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Appetite. 2006 Mar;46(2):215-23. Epub 2006 Feb 28.

Measuring feeding in low-income African-American and Hispanic parents.

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Children's Nutrition Research Center, Department of Pediatrics, Baylor College of Medicine, 1100 Bates Street, Houston, TX 77030-2600, USA.


Current feeding measures have been developed based on the premise that a child's obesity risk is increased when parents exert high levels of control over feeding. Although these measures provide useful ways to assess parental restrictiveness in feeding, they do not capture other important aspects of feeding that describe the behavior of parents not overly concerned about child obesity. Alternative measures are important to develop, especially for minority populations where concerns about child obesity are often not a significant determinant of parental feeding practices. The current study describes a culturally informed method used to develop a broader assessment of parental feeding strategies across two low-income ethnic groups. To be able to accurately measure cultural differences associated with feeding, qualitative and quantitative methods were used to assure conceptual, linguistic, and measurement equivalency across African-American and Hispanic parents. Based on responses from 231 parents, mean differences in feeding strategies were found with Hispanic parents reporting significantly more parent-centered/high control and child-centered feeding strategies compared to African-Americans. Furthermore, the relationship between children's weight status and parental feeding strategies varied by the two ethnic groups and child gender. Implications of these results for understanding the role of parental socialization in the development of child obesity are discussed.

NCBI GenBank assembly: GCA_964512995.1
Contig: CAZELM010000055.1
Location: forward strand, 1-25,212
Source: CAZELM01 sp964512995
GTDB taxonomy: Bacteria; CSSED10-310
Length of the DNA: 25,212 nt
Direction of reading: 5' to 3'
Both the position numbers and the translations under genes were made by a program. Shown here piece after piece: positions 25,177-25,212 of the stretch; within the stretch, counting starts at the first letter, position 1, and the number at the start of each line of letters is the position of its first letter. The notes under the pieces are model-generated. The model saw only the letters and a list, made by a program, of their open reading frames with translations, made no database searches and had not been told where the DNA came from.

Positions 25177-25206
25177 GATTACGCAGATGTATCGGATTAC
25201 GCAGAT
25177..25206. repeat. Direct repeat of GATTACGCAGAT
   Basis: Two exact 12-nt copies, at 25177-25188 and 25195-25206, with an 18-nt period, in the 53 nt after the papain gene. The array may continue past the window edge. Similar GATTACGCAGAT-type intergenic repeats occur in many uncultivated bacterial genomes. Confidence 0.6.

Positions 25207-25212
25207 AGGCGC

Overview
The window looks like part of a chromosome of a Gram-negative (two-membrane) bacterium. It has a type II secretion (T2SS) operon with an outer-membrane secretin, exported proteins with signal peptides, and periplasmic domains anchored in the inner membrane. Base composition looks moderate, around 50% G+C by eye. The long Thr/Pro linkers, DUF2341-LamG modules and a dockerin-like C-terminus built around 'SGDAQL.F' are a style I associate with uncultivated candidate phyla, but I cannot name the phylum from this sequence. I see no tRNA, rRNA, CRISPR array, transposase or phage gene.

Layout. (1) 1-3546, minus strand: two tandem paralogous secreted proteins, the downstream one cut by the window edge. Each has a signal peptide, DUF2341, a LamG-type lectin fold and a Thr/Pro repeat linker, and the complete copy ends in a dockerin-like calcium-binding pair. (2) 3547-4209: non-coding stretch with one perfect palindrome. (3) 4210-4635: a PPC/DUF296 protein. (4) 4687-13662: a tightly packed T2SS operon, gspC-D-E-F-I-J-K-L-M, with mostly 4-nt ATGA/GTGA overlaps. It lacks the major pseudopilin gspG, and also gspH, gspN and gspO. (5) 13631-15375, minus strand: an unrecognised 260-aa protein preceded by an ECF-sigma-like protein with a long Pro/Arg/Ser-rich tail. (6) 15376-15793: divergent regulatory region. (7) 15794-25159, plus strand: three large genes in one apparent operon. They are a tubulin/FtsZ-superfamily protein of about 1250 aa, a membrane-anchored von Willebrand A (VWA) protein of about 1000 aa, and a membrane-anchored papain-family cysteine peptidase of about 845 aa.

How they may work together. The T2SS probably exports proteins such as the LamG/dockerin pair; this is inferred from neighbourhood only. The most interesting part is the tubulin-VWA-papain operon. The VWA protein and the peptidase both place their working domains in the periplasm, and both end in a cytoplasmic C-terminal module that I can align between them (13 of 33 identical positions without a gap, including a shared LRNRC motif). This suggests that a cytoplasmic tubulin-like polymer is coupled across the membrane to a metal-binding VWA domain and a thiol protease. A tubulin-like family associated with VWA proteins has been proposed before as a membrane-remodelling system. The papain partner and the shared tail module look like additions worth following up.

[Indexed for MEDLINE]

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